• Beverages – Shelf-stable milk and juice boxes last up to 9 months sealed. They make great on-the-go drink options.

I’m constantly amazed by how long many common foods can stay unspoiled in the pantry. Next I’ll go over the best ways to maximize shelf life.

Storing Foods for Maximum Shelf Life


Through trial and error, I’ve picked up some useful tips for getting the longest shelf life out of pantry foods:

  • Store in a cool, dry place between 50-70°F – Temperature extremes shorten shelf life so I keep foods in interior pantries away from exterior walls, appliances, and direct sunlight.

  • Use airtight containers – For any dried goods I transfer to plastic bins or jars, I make sure they seal tightly to lock out moisture and bugs. Oxygen absorbers help too.

  • Keep foods in their original packaging when possible – Factory packaging is optimized for preservation so I only repackage when needed.

  • Track expiration dates – I write the purchase date on canned goods and boxes. Then I make sure to rotate stock using older products first.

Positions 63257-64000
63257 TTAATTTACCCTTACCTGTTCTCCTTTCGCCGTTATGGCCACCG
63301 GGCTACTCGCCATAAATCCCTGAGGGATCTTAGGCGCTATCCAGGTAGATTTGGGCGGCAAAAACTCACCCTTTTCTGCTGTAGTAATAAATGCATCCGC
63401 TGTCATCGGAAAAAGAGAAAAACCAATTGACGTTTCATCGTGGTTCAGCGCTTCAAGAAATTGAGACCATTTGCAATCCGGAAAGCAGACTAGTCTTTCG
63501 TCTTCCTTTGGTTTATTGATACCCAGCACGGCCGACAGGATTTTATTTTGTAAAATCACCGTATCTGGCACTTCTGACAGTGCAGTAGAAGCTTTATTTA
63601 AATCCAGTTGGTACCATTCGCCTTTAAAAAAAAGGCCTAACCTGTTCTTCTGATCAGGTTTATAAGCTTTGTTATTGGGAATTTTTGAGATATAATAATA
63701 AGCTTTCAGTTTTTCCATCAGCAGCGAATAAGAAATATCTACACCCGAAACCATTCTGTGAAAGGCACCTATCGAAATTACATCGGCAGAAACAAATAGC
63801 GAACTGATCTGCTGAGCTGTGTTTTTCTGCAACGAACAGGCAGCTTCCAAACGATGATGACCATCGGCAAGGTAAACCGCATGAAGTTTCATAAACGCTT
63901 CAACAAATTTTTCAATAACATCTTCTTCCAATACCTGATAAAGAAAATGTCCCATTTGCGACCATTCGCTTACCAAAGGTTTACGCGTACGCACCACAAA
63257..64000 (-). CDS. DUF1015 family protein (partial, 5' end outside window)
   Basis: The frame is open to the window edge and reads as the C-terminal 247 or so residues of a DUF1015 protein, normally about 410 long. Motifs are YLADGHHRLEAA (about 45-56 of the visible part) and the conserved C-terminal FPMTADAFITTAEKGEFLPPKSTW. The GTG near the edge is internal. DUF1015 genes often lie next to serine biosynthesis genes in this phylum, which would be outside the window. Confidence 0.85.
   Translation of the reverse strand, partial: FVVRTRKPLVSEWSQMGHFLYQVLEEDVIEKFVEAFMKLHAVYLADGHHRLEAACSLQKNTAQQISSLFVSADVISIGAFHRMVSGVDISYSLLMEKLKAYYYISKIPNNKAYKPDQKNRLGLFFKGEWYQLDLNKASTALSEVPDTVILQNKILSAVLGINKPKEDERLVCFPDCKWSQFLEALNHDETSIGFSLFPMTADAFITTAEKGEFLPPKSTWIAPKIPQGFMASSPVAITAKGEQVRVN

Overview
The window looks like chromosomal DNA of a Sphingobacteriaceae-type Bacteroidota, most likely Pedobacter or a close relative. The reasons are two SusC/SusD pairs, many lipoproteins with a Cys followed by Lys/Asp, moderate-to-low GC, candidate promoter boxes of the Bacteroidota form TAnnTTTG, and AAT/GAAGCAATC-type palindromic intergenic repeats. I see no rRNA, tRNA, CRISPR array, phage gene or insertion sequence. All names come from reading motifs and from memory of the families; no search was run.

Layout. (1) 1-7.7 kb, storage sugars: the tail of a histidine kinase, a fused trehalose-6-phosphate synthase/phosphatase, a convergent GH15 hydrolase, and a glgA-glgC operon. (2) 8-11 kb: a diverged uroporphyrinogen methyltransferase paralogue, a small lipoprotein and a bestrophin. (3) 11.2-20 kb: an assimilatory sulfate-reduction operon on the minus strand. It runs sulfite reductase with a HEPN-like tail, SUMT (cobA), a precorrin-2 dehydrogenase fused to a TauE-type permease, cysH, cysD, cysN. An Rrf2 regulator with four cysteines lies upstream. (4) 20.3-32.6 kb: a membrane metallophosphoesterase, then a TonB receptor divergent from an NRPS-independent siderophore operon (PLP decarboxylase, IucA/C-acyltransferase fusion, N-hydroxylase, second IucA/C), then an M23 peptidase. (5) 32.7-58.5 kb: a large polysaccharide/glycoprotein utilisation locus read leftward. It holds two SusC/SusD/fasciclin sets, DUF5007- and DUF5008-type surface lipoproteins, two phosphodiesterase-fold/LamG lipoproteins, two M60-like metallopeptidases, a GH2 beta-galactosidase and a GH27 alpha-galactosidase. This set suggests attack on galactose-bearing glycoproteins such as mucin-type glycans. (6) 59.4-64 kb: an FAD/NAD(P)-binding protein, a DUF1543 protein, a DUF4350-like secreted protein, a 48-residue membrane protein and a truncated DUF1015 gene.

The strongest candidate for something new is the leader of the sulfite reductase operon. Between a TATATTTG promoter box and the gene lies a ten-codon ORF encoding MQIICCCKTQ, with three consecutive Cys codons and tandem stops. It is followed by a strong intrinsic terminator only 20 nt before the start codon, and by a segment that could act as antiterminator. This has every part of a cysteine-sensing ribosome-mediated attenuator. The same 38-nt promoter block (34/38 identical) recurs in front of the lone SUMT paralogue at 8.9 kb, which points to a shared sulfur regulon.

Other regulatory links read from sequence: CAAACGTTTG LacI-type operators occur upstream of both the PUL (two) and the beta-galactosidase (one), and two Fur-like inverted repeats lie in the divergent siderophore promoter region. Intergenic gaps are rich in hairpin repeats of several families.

• Look for signs of spoilage – About every 3 months, I inspect our stockpile for any bulging cans, mold, bugs or rancid smells that signal foods have gone bad.

With the right storage conditions and vigilance, even everyday pantry staples like beans, pasta and canned tuna can stay unspoiled for ages. Next I’ll suggest creative ways to enjoy long shelf life ingredients.

 Getting Creative with Long Life Foods


With a little creativity, you can make delicious meals from long shelf life pantry ingredients:

  • Canned tuna/chicken – I mix tuna or chicken into pasta bakes, salads, sandwiches, and casseroles for an easy protein source.
  • Beans and legumes – Varieties like chickpeas, lentils and black beans add nutrition when used in soups, stews, tacos, rice bowls and veggie burgers. I make a lentil chili my family loves.